China and Italy have promising prospects for complementary cooperation

A view of the city of Rome, Italy. /CFP

A view of the city of Rome, Italy. /CFP

Editor’s note: Zhao Chen is director of the Department of International Relations Studies, Institute of European Studies, Chinese Academy of Social Sciences. The article reflects the author’s opinions and not necessarily the views of CGTN. 

In 2019, the Italian government signed a memorandum of understanding on the Belt and Road Initiative (BRI) with China. 

After that, the trade volume between the two countries registered record highs for three consecutive years, reaching $77.88 billion in 2022.

In the first five months of 2023 alone, Italian exports to China increased substantially by 58 percent, making China Italy’s largest trading partner in Asia.

To broaden the sales channel for Italian products in China, China invited Italy to be the guest of honor at the China International Import Expo in Shanghai and the World Winter Sports (Beijing) Expo. Meanwhile, Italy was the only guest of honor at the third China International Consumer Products Expo held in Hainan. 

Over the past three years, China and Italy have produced numerous new highlights in various fields, such as shipbuilding (cooperation in building large cruise ships), offshore wind power, energy transformation and third-party market cooperation.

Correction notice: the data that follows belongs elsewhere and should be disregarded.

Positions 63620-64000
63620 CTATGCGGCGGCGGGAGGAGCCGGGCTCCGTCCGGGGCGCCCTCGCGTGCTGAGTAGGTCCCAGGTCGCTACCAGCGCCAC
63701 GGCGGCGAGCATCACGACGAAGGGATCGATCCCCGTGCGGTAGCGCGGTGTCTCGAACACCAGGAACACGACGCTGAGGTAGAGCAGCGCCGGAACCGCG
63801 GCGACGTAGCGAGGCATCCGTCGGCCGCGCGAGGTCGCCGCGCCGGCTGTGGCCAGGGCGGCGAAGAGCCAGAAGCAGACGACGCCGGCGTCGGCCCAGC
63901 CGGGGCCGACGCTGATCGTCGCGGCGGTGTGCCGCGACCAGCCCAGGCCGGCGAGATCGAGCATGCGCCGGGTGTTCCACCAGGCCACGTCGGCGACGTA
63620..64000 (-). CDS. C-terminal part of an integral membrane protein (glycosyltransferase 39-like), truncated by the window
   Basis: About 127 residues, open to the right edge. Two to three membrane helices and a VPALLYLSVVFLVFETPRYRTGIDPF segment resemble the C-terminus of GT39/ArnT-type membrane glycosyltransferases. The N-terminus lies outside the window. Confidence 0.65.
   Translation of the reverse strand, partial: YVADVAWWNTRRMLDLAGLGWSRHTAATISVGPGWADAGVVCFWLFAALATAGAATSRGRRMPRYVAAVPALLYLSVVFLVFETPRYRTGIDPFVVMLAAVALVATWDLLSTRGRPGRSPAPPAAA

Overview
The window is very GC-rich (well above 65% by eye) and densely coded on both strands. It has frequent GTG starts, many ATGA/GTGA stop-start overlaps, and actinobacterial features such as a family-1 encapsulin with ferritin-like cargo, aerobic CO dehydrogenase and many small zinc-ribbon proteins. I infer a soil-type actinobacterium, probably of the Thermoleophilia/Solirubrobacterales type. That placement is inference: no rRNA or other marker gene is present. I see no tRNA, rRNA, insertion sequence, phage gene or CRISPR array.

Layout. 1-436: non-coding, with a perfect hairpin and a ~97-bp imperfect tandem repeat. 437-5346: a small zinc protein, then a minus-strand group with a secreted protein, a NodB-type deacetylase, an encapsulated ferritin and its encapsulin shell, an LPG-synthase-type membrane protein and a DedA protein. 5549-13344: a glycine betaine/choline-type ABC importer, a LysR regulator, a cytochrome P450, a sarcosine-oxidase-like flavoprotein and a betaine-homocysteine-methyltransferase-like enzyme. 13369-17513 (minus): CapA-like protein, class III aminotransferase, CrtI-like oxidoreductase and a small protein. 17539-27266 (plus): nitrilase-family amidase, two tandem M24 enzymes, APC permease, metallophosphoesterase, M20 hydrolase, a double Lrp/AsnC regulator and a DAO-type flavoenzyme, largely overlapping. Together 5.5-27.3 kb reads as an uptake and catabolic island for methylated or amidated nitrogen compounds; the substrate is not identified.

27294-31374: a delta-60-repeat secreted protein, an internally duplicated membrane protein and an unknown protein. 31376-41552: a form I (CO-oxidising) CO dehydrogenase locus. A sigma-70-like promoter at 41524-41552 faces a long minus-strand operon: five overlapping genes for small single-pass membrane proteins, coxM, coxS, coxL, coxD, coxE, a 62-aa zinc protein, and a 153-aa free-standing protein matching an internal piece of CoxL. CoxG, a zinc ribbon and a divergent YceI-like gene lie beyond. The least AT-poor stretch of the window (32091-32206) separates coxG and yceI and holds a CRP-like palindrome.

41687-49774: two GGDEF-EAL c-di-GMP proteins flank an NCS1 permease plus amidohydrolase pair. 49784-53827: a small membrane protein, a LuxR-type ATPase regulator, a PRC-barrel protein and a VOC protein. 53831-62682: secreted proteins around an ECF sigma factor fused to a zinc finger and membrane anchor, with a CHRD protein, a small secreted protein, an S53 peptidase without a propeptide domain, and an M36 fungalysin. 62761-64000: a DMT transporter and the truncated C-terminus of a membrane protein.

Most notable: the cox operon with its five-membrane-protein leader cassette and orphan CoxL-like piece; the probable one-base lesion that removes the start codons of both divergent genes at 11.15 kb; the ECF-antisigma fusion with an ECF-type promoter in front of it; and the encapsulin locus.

These achievements have demonstrated the tremendous potential for cooperative development and truly benefited the people of both countries.

An aerial view of a container terminal at Lianyungang Port, Jiangsu Province, China. /CFP

An aerial view of a container terminal at Lianyungang Port, Jiangsu Province, China. /CFP

The Conte administration’s decision to engage with China under the framework of the BRI was a significant choice made after careful weighing of Italy’s national interests by its government.

After the European debt crisis, Italy grappled with prolonged economic stagnation and struggled to attract foreign investment. 

In 2019, Luigi Di Maio, then Italy’s foreign minister, decided to seek solutions eastward and championed the signing of a memorandum of understanding on the BRI between the Italian government and China. 

Subsequent historical events in Sino-Italy cooperation have vindicated Italy’s decision. 

When the COVID-19 pandemic ravaged Italy in early 2020, Di Maio said in an interview with the Radiotelevisione Italiana (RAI), “Italy had initially donated 40,000 masks to China, and now China had returned the favor with millions of masks.” 

Those who initially ridiculed Italy for joining the BRI should now acknowledge that Italy’s investment in this partnership has enabled it to treat patients and save lives.

China and Italy are both ancient countries and modern states with distinct characteristics. They have promising prospects for complementary cooperation in various fields, such as cultural tourism, economic finance, green development, technology-enabled manufacturing and infrastructure.

Italy can reap substantial benefits from the BRI if it remains committed to an open and win-win mindset and focuses on pragmatic cooperation. 

For instance, the Port of Trieste in northern Italy could become a pivotal port in southern Europe, on par with the Piraeus Port of Athens in Greece, if it can dispel unfounded geopolitical concerns and expand cooperation with Chinese agencies. This could improve the logistics efficiency of northern Italian ports and partially alleviate local employment stress.